Nov 12, 2017 – Esther: God Remembers You: Mission Impossible


We are in the middle of our sermon series, Esther: God Remembers You. The focus of the series is that even when we cannot detect God’s presence, God is always there helping us, guiding us. Our foundational text for the whole series comes from Proverbs 16:9, “The human mind plans the way, but the Lord directs the steps.”



We’ve been following the story of Esther, which is kind of like an action adventure story full of twists and turns. We’ve been treating the series like a TV mini-series. Now, it’s time for… “Previously on Esther: God Remembers You…”



It is the time soon after the end of the Babylonian Exile. Babylon was consumed by the Persian Empire, and their rulers allowed the Jewish people to return to Judah and Jerusalem if they wanted. However, many stayed, like Esther and her family. And in a story similar to Cinderella, Esther, an orphaned Jewish girl won the heart of the king and was crowned queen. Meanwhile, Haman rose to high position in the Empire and was insulted by Esther’s adopted father, Mordecai. Haman was not satisfied simply to punish Mordecai, but had to take out his revenge on all the Jewish people in the Empire. He persuaded the king to allow him to write a law that would bring about the complete annihilation of the Jewish people living in Persia all in one day, 11 months in the future.



Mordecai learns of this and demands that Esther go to the king and plead for mercy for her people. Esther resists this, not only because the king is surrounded by guards with axes there to execute anyone who has not specifically been summoned by the king. Also, the king has not sent for her in 30 days. She doesn’t think that she would have any influence.



But Mordecai responds with the most famous verse in the Book of Esther, “If you remain silent at this time, relief and deliverance for the Jews will arise from another place… And, who knows but that you have come to your royal position for such a time as this” (Esther 4:14).



That is the turning point for Esther. She is all in. She says that she and her maids will fast for three days and nights, and she instructs Mordecai to gather all the Jewish people in the capital to do the same.



And that is where episode begins today…



Esther 5 NIV

   1 On the third day Esther put on her royal robes and stood in the inner court of the palace, in front of the king’s hall. The king was sitting on his royal throne in the hall, facing the entrance. 2 When he saw Queen Esther standing in the court, he was pleased with her and held out to her the gold scepter that was in his hand. So Esther approached and touched the tip of the scepter. 

     3 Then the king asked, “What is it, Queen Esther? What is your request? Even up to half the kingdom, it will be given you.”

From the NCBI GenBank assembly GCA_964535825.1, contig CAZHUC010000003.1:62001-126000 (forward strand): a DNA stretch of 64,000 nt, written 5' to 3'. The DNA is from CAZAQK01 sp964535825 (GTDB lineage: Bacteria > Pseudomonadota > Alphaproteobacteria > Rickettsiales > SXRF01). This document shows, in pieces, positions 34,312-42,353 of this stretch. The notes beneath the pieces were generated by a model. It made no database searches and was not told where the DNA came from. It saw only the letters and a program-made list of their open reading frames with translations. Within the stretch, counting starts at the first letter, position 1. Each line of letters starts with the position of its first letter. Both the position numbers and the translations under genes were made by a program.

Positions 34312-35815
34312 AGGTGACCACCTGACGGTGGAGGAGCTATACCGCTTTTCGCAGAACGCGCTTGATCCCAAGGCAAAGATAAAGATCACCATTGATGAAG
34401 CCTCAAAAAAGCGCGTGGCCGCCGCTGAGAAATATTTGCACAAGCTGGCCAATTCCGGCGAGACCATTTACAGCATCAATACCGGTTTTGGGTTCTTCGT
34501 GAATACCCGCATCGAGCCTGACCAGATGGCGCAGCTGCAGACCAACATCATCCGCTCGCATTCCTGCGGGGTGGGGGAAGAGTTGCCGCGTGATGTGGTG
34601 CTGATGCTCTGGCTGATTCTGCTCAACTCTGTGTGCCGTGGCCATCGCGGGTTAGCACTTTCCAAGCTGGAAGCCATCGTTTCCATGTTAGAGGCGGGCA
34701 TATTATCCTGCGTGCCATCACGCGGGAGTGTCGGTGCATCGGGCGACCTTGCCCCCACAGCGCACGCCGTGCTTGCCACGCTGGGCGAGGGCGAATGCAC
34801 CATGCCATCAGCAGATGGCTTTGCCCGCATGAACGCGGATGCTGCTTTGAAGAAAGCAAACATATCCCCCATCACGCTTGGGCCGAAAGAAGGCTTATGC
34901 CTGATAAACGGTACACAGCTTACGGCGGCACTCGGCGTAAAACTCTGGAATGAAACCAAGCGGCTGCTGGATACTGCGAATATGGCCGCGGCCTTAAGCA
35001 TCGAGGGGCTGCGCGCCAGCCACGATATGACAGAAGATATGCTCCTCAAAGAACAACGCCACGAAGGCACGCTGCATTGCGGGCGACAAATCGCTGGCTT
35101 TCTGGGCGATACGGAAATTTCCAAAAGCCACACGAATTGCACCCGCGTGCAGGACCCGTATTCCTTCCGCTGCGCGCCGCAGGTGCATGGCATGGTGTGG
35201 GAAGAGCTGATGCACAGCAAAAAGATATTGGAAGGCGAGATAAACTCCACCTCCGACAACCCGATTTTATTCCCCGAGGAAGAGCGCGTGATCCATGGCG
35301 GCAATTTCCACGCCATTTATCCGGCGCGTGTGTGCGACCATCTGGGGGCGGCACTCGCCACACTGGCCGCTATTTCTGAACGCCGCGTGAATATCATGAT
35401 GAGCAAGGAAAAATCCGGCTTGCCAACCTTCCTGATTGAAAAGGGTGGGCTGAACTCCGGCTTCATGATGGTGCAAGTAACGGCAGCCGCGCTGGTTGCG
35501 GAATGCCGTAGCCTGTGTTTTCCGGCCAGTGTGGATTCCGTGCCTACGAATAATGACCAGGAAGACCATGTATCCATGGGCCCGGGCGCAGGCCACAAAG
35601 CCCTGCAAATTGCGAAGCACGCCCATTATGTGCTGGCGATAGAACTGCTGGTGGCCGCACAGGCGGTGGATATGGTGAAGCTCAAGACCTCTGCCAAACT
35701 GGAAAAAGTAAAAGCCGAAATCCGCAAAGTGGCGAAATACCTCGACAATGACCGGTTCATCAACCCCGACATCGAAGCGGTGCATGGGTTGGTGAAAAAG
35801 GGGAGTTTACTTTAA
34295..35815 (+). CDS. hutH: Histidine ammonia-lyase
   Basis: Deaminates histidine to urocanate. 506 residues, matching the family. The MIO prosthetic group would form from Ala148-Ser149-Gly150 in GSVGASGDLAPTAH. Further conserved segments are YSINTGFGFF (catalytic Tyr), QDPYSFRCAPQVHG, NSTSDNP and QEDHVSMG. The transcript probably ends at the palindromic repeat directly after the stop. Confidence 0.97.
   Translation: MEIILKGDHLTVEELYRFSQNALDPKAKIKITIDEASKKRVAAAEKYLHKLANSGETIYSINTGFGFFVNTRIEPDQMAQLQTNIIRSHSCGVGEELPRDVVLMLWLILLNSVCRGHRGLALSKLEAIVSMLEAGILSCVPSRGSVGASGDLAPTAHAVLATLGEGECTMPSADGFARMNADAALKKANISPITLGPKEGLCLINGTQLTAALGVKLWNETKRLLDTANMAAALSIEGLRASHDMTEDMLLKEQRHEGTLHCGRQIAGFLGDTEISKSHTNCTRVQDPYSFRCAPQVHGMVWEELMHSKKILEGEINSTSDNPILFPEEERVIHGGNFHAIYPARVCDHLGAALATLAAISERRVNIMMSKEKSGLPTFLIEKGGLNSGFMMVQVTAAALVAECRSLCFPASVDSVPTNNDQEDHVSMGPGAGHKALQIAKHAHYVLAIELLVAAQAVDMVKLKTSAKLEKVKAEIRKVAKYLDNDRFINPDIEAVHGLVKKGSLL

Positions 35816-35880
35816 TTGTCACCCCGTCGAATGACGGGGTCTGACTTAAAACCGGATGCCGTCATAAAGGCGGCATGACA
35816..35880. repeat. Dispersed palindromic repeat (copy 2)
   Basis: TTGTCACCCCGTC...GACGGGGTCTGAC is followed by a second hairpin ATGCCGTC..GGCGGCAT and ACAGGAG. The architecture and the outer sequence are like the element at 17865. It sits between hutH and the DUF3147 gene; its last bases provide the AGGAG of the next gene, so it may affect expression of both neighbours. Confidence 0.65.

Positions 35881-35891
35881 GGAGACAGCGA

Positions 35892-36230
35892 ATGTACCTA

4 “If it pleases the king,” replied Esther, “let the king, together with Haman, come today to a banquet I have prepared for him.” 

     5 “Bring Haman at once,” the king said, “so that we may do what Esther asks.” So the king and Haman went to the banquet Esther had prepared. 6 As they were drinking wine, the king again asked Esther, “Now what is your petition? It will be given you. And what is your request? Even up to half the kingdom, it will be granted.” 

     7 Esther replied, “My petition and my request is this: 8 If the king regards me with favor and if it pleases the king to grant my petition and fulfill my request, let the king and Haman come tomorrow to the banquet I will prepare for them. Then I will answer the king’s question.”

     9 Haman went out that day happy and in high spirits. But when he saw Mordecai at the king’s gate and observed that he neither rose nor showed fear in his presence, he was filled with rage against Mordecai. 10 Nevertheless, Haman restrained himself and went home.

     Calling together his friends and Zeresh, his wife, 11 Haman boasted to them about his vast wealth, his many sons, and all the ways the king had honored him and how he had elevated him above the other nobles and officials. 12 “And that’s not all,” Haman added. “I’m the only person Queen Esther invited to accompany the king to the banquet she gave. And she has invited me along with the king tomorrow. 13 But all this gives me no satisfaction as long as I see that Jew Mordecai sitting at the king’s gate.” 

     14 His wife Zeresh and all his friends said to him, “Have a pole set up [gallows built], reaching to a height of fifty cubits [75 feet high], and ask the king in the morning to have Mordecai impaled [hanged] on it. Then go with the king to the banquet and enjoy yourself.” This suggestion delighted Haman, and he had the pole [gallows] set up.



Wow! Despite how well Esther’s plan seems to be working things are not looking too good for Mordecai at the moment.



But let’s go back to the beginning and look more closely at Esther’s day. It is the third day after fasting, and she is resolved and ready. She puts on her royal robes. She is doing more than getting dressed for an important day, doing more than dressing for success. She is dressing herself in royalty. She is assuming the full power and persona of the Queen of Persia. She has been in this position five years now, and it has become a part of her. She is taking on all of the symbols of her office as she goes off on her dangerous mission.



How many of you are familiar with Mission Impossible, the TV show from the 60’s and 70’s or the recent films with Tom Cruise? The mission always seems, well … impossible. Yet somehow the team always manages to pull it off. That famous voice, “Your mission if you choose to accept it…” Esther has accepted this seemingly impossible mission, but there’s someone who is with her every step of the way.